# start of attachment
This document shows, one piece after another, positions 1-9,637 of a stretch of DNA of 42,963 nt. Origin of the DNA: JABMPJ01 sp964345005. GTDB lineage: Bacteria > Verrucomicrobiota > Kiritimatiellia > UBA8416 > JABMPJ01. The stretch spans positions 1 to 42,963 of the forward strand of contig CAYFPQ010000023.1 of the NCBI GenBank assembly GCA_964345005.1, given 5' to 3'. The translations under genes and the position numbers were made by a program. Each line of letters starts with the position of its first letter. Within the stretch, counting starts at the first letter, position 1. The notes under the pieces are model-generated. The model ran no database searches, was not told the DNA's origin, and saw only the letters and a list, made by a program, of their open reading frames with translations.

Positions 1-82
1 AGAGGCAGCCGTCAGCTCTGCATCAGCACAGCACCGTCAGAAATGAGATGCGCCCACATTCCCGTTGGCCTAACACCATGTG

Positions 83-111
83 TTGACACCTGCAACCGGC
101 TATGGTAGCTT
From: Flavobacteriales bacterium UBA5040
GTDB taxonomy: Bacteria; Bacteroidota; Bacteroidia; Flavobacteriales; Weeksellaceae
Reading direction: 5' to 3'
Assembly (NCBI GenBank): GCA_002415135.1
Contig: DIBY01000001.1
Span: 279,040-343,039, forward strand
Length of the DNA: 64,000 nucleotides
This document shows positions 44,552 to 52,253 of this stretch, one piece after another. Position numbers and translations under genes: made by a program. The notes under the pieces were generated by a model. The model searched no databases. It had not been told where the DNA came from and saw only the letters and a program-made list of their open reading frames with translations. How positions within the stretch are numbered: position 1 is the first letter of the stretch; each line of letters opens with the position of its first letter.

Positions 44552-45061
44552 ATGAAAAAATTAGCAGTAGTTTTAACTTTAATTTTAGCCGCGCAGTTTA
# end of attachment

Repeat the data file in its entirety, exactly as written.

This document shows, one piece after another, positions 1-9,637 of a stretch of DNA of 42,963 nt. Origin of the DNA: JABMPJ01 sp964345005. GTDB lineage: Bacteria > Verrucomicrobiota > Kiritimatiellia > UBA8416 > JABMPJ01. The stretch spans positions 1 to 42,963 of the forward strand of contig CAYFPQ010000023.1 of the NCBI GenBank assembly GCA_964345005.1, given 5' to 3'. The translations under genes and the position numbers were made by a program. Each line of letters starts with the position of its first letter. Within the stretch, counting starts at the first letter, position 1. The notes under the pieces are model-generated. The model ran no database searches, was not told the DNA's origin, and saw only the letters and a list, made by a program, of their open reading frames with translations.

Positions 1-82
1 AGAGGCAGCCGTCAGCTCTGCATCAGCACAGCACCGTCAGAAATGAGATGCGCCCACATTCCCGTTGGCCTAACACCATGTG

Positions 83-111
83 TTGACACCTGCAACCGGC
101 TATGGTAGCTT
From: Flavobacteriales bacterium UBA5040
GTDB taxonomy: Bacteria; Bacteroidota; Bacteroidia; Flavobacteriales; Weeksellaceae
Reading direction: 5' to 3'
Assembly (NCBI GenBank): GCA_002415135.1
Contig: DIBY01000001.1
Span: 279,040-343,039, forward strand
Length of the DNA: 64,000 nucleotides
This document shows positions 44,552 to 52,253 of this stretch, one piece after another. Position numbers and translations under genes: made by a program. The notes under the pieces were generated by a model. The model searched no databases. It had not been told where the DNA came from and saw only the letters and a program-made list of their open reading frames with translations. How positions within the stretch are numbered: position 1 is the first letter of the stretch; each line of letters opens with the position of its first letter.

Positions 44552-45061
44552 ATGAAAAAATTAGCAGTAGTTTTAACTTTAATTTTAGCCGCGCAGTTTA